Coyotes vs. Road Runners: Managing in the Americas
The saga of Wile E. Coyote and the Road Runner trying to outsmart each other has turned out to be useful in my research into cultural variation in management styles between Anglophone and Latino leaders. The cartoons are effective at gauging cultural responses because they are globally accessible cultural icons. Because they’re silent, they’re mostly free from language constraints, and they’ve been distributed by Warner Brothers to TV screens across the Americas — and all over the world.
I asked MBA alumni around the world to state which of these two characters they most consistently supported and to explain why. Most Anglophones sided with the Coyote, and most Iberians and their descendants preferred the Road Runner
Why would this be?
The survey indicated that those who identify with the Coyote respond mainly to the character’s perceived “courage. ” Though the Coyote routinely loses, he perseveres. Latins, on the other hand, identify more with the joy and freedom they perceive in the provocative Road Runner. These differences hold implications for leaders at today’s global organizations: those who sided with one character stated that they would not like to be led by someone who sided with the other. Their discomfort at the prospect of being managed by “the other side” is well illustrated by their view of what organizational role the other side might best perform: Coyotes considered the Road Runner best suited to leading an organization’s Human Resources department, while Road Runners saw the Coyote as best suited to being an organization’s financial controller.
Of course, the survey did throw up some exceptions. Indian and Australian MBAs, while Anglophones, turned out to be staunch Road Runners. Also, U.S. MBAs fell into two categories: those who self-identified as Caucasian-Americans, sided with the Coyote, while those who self-identified as Hispanic-, Asian-, Jewish-, or African-Americans, or Americans studying at the London Business School, tended to side with the Road Runner, even more consistently than did Brazilian MBAs.
While this is all very entertaining stuff, it throws into relief a serious, unaddressed problem in multinational organizations with large numbers of Latino employees. The problem is that most of these multinationals still don’t appoint “Road Runners” — whether indigenous Latinos, Indians, Australians or non-Caucasian-Americans — to run their branch plants. Rather, the Coyote Anglophones at the top of these organizations tend to choose like-minded individuals to run their subsidiaries — even though the Coyote type, whether local or foreign, is patently a cultural mismatch for the organization.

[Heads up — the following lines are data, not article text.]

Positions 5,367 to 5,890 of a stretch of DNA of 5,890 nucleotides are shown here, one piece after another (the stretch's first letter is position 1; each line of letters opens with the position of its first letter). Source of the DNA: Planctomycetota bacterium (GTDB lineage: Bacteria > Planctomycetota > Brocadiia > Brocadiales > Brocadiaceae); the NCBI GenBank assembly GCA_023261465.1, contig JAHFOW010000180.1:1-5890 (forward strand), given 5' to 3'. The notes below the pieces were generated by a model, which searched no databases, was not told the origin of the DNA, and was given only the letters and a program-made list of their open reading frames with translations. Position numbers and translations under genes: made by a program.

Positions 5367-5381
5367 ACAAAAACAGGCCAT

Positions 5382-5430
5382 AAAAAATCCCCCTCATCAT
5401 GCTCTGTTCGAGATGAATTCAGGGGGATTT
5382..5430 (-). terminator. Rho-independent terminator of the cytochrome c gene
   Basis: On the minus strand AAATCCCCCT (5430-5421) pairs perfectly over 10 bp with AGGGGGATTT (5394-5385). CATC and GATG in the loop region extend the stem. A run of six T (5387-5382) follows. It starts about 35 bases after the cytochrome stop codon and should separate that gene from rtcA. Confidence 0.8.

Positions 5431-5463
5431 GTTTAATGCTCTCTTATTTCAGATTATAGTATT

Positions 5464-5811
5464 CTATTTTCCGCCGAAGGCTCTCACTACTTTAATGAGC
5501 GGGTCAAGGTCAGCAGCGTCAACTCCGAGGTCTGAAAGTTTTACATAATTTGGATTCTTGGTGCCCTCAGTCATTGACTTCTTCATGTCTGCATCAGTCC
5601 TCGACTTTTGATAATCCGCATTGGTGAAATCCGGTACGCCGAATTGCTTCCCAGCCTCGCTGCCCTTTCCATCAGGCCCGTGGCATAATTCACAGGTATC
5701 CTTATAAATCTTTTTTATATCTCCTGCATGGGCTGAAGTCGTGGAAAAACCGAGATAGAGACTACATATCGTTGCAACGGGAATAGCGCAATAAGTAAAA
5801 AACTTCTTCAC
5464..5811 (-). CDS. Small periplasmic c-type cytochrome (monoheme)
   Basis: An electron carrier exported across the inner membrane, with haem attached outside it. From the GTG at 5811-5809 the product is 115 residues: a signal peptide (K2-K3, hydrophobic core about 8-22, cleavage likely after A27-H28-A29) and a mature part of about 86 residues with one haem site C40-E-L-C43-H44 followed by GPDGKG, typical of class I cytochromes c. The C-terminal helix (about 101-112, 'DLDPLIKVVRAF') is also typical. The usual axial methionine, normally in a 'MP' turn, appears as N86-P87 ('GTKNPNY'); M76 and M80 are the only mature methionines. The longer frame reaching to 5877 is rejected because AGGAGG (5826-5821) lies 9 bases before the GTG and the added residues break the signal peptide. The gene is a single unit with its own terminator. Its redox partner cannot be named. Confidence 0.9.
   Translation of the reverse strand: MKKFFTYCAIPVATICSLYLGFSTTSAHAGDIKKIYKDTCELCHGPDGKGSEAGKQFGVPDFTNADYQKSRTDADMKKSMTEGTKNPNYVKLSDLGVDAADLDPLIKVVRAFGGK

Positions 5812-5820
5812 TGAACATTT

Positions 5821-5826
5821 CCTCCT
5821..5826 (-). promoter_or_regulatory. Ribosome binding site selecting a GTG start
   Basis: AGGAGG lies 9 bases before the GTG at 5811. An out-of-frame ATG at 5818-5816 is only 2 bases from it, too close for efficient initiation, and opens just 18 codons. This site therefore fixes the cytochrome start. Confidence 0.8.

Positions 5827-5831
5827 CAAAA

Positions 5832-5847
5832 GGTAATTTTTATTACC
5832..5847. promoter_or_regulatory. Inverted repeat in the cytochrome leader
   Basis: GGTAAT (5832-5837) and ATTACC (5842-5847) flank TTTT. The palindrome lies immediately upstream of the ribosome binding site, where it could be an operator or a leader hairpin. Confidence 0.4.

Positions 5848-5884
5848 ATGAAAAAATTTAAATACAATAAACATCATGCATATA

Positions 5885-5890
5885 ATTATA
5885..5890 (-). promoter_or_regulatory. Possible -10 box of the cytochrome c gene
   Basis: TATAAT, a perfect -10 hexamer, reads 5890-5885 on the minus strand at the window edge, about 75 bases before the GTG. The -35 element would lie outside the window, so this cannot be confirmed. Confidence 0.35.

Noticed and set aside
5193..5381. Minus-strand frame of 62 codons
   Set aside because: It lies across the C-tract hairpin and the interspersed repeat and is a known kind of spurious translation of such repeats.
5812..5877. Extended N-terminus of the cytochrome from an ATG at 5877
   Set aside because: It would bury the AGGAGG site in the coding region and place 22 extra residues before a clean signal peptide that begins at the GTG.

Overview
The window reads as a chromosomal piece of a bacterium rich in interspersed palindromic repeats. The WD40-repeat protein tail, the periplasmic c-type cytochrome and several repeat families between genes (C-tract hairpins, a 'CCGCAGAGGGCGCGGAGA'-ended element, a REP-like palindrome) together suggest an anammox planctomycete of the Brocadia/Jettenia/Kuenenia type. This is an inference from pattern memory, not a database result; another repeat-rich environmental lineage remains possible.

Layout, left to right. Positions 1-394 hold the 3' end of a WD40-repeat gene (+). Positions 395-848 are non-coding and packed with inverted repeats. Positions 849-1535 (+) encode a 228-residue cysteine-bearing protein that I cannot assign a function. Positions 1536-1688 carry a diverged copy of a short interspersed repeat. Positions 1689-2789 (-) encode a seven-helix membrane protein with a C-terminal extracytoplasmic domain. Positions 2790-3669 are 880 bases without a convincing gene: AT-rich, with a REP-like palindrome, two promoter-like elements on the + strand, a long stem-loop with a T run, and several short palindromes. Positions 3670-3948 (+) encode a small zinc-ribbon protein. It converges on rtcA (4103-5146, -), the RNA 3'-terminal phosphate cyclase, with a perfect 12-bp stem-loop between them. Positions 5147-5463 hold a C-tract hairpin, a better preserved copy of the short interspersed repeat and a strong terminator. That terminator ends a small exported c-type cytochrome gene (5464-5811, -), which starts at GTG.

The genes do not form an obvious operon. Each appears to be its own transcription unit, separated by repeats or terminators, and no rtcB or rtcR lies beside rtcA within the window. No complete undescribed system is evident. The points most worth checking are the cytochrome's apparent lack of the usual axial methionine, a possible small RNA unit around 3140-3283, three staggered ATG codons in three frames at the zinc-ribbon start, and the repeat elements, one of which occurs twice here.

These findings have profound implications for engagement and organizational commitment among employees of subsidiaries, particularly in Latin America. Not only is the managerial style of the indigenous or transplanted Coyote likely to be resented in the workplace, but also the “upwardly mobile” middle management Road Runners in the organization are likely to be aware of the glass ceiling over their heads. And the problem doesn’t end here. While the appointment of a Road Runner to lead a predominantly Latino organization would solve the local problem, it’s likely to create new tension between the subsidiary and the corporate center. To complete the “culturally appropriate” chain of command, organizations should consider appointing an Anglophone Road Runner to run their international operations and provide a more functional interface between the corporate and branch cultures, than a Coyote from any culture could. Because of their diversity, American corporations have the edge over more Coyote-oriented Anglophone counterparts, providing they make the appropriate cultural matches.
Cultures are slow to change, so these requirements will be around for a long time. The sooner organizations recognize the need to address culture in both geographical and hierarchical terms, the sooner they will guarantee their long term success — and survival. Meep meep!
Alfredo Behrens lectures on Cross-Cultural Management in the International Executive MBA programme of the Fundação Instituto de Administração, São Paulo, Brazil. He has worked in the private and public sector in the Americas, East and Western Europe and Southern Africa. His new book, Culture and Management in the Americas was published by Stanford University Press in April 2009.